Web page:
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A new portfolio formation approach to mispricing of marketing performance indicators with an application to customer satisfaction


  • David R. Bell
  • Olivier Ledoit
  • Michael Wolf


The mispricing of marketing performance indicators (such as brand equity, churn, and customer satisfaction) is an important element of arguments in favor of the financial value of marketing investments. Evidence for mispricing can be assessed by examining whether or not portfolios composed of firms that load highly on marketing performance indicators deliver excess returns. Unfortunately, extant portfolio formation methods that require the use of a risk model are open to the criticism of time-varying risk factor loadings due to the changing composition of the portfolio over time. This is a serious critique, as the direction of the induced bias is unknown. As an alternative, we propose a new method and construct portfolios that are neutral with respect to the desired risk factors a priori. Consequently, no risk model is needed when analyzing the observed returns of our portfolios. We apply our method to a frequently studied marketing performance indicator, customer satisfaction. Using various ways of measuring customer satisfaction, we do not find any convincing evidence that portfolios that load on high customer satisfaction lead to abnormal returns.

Suggested Citation

  • David R. Bell & Olivier Ledoit & Michael Wolf, 2012. "A new portfolio formation approach to mispricing of marketing performance indicators with an application to customer satisfaction," ECON - Working Papers 079, Department of Economics - University of Zurich, revised Dec 2013.
  • Handle: RePEc:zur:econwp:079

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    References listed on IDEAS

    1. Joseph P. Romano & Michael Wolf, 2005. "Stepwise Multiple Testing as Formalized Data Snooping," Econometrica, Econometric Society, vol. 73(4), pages 1237-1282, July.
    2. Andrews, Donald W K, 1991. "Heteroskedasticity and Autocorrelation Consistent Covariance Matrix Estimation," Econometrica, Econometric Society, vol. 59(3), pages 817-858, May.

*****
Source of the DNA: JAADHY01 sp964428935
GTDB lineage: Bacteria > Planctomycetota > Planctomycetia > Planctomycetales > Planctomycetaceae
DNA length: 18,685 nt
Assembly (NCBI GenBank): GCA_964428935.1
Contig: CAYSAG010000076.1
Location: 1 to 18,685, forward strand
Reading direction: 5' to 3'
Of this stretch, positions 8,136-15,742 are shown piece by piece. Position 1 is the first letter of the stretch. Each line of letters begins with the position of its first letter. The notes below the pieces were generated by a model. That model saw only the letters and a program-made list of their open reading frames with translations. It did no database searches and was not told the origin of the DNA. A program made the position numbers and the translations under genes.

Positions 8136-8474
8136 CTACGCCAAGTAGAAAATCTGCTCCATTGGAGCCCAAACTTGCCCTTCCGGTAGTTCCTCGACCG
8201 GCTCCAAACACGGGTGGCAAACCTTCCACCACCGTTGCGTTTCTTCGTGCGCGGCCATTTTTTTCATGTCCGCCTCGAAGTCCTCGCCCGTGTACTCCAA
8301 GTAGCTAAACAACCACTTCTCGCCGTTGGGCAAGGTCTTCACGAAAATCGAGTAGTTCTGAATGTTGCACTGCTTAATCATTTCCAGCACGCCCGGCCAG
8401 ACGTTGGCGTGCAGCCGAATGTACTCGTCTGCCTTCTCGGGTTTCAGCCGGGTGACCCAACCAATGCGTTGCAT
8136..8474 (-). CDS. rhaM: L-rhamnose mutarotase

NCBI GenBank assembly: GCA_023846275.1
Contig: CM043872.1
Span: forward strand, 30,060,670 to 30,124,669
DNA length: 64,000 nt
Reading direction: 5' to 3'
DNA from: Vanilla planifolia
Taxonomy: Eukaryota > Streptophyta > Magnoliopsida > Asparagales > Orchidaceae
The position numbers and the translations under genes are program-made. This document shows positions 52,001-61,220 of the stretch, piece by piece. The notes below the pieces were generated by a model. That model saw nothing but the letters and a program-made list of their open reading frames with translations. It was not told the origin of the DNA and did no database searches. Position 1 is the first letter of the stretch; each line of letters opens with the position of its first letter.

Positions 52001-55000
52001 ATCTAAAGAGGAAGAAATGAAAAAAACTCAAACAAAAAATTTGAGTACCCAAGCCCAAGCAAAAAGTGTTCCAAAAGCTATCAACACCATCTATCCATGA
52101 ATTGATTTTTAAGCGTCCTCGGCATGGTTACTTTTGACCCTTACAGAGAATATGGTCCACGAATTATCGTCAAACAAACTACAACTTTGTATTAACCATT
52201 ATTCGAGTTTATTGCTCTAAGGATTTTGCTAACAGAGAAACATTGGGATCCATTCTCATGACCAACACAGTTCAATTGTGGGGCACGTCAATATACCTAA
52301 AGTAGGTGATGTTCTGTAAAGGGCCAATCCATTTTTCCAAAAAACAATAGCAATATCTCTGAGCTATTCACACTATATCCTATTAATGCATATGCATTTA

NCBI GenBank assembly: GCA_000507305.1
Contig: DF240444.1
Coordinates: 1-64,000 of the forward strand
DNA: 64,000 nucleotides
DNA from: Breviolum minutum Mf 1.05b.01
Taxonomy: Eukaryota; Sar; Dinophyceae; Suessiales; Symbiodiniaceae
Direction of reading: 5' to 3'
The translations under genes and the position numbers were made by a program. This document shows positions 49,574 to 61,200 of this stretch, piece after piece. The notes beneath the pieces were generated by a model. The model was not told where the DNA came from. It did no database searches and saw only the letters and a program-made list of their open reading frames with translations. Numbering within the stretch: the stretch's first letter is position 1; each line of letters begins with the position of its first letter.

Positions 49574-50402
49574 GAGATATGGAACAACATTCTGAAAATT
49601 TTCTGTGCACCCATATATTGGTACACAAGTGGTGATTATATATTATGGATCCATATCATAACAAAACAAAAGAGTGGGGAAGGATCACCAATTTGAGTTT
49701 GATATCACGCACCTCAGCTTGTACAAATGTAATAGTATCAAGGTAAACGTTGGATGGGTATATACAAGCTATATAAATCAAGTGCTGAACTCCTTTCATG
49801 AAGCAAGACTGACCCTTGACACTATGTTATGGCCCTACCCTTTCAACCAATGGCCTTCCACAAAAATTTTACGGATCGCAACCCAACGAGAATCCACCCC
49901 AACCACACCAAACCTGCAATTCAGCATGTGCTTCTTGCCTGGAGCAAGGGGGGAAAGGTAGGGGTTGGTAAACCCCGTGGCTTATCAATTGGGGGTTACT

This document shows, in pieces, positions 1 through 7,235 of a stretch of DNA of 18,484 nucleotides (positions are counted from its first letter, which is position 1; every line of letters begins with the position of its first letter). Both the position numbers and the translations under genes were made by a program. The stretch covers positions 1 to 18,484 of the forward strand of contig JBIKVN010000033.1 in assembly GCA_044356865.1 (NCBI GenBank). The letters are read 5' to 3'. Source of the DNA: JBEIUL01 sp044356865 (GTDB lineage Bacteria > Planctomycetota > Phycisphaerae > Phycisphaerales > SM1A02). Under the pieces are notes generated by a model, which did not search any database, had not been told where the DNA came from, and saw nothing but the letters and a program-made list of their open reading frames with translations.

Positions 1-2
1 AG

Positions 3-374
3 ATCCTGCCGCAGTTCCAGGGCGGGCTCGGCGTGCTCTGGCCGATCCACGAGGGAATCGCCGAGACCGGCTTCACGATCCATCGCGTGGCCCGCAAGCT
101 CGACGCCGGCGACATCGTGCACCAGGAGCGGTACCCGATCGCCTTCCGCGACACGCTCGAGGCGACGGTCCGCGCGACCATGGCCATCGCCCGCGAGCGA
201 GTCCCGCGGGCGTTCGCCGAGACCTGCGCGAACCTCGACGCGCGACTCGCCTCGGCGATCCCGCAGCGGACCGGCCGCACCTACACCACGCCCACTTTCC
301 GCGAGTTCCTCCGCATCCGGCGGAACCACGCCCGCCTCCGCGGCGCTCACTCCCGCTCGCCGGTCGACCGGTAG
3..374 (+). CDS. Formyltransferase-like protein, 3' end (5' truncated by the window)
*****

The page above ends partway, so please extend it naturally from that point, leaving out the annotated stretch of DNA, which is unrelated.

3. Robert Jacobson & Natalie Mizik, 2009. "—Customer Satisfaction-Based Mispricing: Issues and Misconceptions," Marketing Science, INFORMS, vol. 28(5), pages 836-845, 09-10.
    4. Carhart, Mark M, 1997. " On Persistence in Mutual Fund Performance," Journal of Finance, American Finance Association, vol. 52(1), pages 57-82, March.
    5. Andrews, Donald W K & Monahan, J Christopher, 1992. "An Improved Heteroskedasticity and Autocorrelation Consistent Covariance Matrix Estimator," Econometrica, Econometric Society, vol. 60(4), pages 953-966, July.
    6. Ledoit, Olivier & Wolf, Michael, 2003. "Improved estimation of the covariance matrix of stock returns with an application to portfolio selection," Journal of Empirical Finance, Elsevier, vol. 10(5), pages 603-621, December.
    7. Romano, Joseph P. & Shaikh, Azeem M. & Wolf, Michael, 2008. "Formalized Data Snooping Based On Generalized Error Rates," Econometric Theory, Cambridge University Press, vol. 24(02), pages 404-447, April.
    8. Lewellen, Jonathan & Nagel, Stefan, 2006. "The conditional CAPM does not explain asset-pricing anomalies," Journal of Financial Economics, Elsevier, vol. 82(2), pages 289-314, November.
    9. Fama, Eugene F. & French, Kenneth R., 1993. "Common risk factors in the returns on stocks and bonds," Journal of Financial Economics, Elsevier, vol. 33(1), pages 3-56, February.
    10. Christopher Ittner & David Larcker & Daniel Taylor, 2009. "—The Stock Market's Pricing of Customer Satisfaction," Marketing Science, INFORMS, vol. 28(5), pages 826-835, 09-10.
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    More about this item


    Customer satisfaction; financial performance; long-short portfolio; mispricing;

    JEL classification:

    • G11 - Financial Economics - - General Financial Markets - - - Portfolio Choice; Investment Decisions
    • G12 - Financial Economics - - General Financial Markets - - - Asset Pricing; Trading Volume; Bond Interest Rates

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